Cognitive Behavioral Therapy changes the way you think about things, with the hope that these changes in thinking will lead to an improvement in how you feel, and how you behave. It’s a process which starts with an assessment of how you feel, leading on to a ‘re-conceptualization’ of your feelings, and culminating with the development and maintenance of coping strategies.
SPARX guides the player through a comprehensive CBT treatment. Players are initially asked questions that allow the computer to make an assessment of the player’s initial state, which is then used to decide an appropriate course of treatment. The game also walks the player through strategies for dealing with depression, anger and frustration, with the aim of building coping skills.
The gameplay aspect of SPARX is built around the aforementioned 3D fantasy world, built with the Unity games engine. It follows the standard fantasy game tropes; you have to traverse terrain, fight opponents and find gems. But the gameplay isn’t the focus of SPARX, but rather a way to deliver cognitive behavioral therapy in a non-threatening manner.
Much like Depression Quest, Elude – developed by GAMBIT, the Singapore-MIT Game Lab – aims to teach the reader about the nature of depression. However, unlike Depression Quest, Elude isn’t quite so direct about things.
Rather, it uses metaphors to illustrate the mire of depression. The game – part platformer, part Doodle Jump – begins in a gloomy forest area, replete with monochrome birds and an ambient backing song. This represents feelings of normalcy.
As you climb branches and ascend past the tree canopy, you enter an area that symbolizes a feeling of elation. Here the music becomes cheerier and faster. Everything is brighter, and the game transforms into a endless-jumping platformer.
You’ll have to leap from flower to falling leaf, propelling yourself further into the sky. But after a while, the leaves and flowers become sparser and sparser, and eventually disappear entirely. It is at this point you cascade down towards the ground, and enter the world of depression with a loud thud.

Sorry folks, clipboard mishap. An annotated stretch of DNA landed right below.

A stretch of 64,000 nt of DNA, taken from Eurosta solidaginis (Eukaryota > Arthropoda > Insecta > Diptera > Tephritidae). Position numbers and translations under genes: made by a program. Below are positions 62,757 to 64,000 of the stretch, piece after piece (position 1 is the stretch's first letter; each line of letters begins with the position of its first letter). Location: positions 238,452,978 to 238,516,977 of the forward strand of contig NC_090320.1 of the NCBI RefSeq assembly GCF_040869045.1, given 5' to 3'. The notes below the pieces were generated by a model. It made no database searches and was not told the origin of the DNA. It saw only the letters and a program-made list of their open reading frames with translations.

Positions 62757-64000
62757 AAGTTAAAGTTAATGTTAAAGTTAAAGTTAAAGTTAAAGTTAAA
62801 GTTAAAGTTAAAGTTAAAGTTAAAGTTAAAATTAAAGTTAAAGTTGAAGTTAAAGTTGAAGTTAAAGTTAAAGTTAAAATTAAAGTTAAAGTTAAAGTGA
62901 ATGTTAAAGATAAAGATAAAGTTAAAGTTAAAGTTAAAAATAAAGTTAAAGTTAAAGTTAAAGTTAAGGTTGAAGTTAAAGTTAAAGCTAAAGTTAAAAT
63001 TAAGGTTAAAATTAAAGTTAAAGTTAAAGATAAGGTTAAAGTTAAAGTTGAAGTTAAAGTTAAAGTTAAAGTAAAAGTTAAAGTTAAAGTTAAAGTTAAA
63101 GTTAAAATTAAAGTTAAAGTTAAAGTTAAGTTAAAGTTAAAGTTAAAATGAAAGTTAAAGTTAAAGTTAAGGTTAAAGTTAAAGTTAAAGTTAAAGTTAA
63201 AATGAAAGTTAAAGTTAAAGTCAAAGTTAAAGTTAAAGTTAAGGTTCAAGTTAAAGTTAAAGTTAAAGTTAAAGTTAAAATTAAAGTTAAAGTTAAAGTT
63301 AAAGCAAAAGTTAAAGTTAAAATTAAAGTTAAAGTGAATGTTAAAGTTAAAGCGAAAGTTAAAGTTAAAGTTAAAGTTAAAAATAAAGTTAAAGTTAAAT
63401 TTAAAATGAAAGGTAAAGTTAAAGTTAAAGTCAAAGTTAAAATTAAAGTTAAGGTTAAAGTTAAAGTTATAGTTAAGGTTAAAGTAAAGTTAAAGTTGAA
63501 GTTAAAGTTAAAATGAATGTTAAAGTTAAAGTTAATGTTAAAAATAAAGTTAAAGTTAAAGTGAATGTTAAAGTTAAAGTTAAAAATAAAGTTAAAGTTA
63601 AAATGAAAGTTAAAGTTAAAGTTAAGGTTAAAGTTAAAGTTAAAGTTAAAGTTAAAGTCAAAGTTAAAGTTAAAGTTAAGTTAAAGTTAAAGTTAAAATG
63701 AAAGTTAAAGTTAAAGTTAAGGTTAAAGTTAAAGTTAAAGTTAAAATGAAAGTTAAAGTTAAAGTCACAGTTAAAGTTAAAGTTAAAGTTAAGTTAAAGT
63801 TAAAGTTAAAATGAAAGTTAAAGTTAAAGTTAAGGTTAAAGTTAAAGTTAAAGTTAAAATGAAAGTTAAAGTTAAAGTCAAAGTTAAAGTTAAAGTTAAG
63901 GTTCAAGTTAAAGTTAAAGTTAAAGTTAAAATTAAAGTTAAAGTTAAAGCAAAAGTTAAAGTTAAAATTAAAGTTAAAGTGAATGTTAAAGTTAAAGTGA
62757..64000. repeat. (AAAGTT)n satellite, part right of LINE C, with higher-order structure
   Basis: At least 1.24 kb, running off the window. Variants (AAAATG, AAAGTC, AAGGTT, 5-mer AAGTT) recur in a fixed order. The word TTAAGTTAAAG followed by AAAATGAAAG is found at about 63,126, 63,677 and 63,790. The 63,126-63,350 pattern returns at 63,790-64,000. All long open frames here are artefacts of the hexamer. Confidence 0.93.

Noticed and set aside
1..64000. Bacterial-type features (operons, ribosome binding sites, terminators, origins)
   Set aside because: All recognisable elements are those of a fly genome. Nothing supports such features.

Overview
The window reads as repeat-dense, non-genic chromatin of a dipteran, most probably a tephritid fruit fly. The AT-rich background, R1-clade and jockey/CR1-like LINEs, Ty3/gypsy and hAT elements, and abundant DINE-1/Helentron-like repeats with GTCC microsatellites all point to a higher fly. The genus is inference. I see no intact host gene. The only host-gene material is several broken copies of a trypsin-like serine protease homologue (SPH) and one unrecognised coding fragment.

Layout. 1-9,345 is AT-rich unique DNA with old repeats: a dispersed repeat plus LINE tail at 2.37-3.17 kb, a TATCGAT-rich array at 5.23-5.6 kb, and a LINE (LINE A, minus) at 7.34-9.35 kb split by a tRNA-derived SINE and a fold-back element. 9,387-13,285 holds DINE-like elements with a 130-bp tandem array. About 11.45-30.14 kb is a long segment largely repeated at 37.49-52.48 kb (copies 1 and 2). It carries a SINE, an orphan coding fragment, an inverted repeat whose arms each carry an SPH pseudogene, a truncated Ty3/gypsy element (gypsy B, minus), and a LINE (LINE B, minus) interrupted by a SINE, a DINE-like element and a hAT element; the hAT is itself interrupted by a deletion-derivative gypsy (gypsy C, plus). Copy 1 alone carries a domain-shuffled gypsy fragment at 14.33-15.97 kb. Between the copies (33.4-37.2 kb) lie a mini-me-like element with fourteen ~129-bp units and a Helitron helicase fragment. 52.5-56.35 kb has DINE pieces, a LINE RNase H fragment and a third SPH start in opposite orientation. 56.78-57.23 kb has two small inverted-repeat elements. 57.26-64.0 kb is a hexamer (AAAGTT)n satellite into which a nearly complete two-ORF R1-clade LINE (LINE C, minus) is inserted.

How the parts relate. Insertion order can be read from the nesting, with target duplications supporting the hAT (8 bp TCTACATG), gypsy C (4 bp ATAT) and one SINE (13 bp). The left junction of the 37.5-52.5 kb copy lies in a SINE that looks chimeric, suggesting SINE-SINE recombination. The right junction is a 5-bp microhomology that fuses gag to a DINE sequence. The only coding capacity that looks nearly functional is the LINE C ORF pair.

The feeling of depression is characterized by murky, dark lighting and confined spaces. The game also represents the lethargy and loss of motivation found in depression with controls that are sluggish and unresponsive.
As the player wanders around the smaller, darker world he literally sinks into the ground, falling deeper and deeper until he hits rock bottom. It is at this point you have to climb back out to normalcy and, eventually, elation.
The very indirect way Elude approaches depression will appeal to many. Although it is nowhere near as explicit as Depression Quest, Elude accurately represents what depression feels like through vastly contrasting changes in lighting, music and ambience.
Elude is free, and can be played in the browser.
Other Resources You Might Find Useful
Fortunately, there’s a lot of support online, with many groups and sites documented in this article by our very own Joshua Lockhart. Once you’ve read that, you might want to check out this list of other resources for depression sufferers.
Finally, you might also want to look into mindfulness and meditation, which has been known to help with alleviating the symptoms of depression and anxiety.
Do you have any strategies for dealing with depression? Are there any games which you feel have helped you with your own depression? Or, do you just have any advice for depression sufferers you want to share? I want to hear it. Drop me a comment in the box below, and we’ll chat.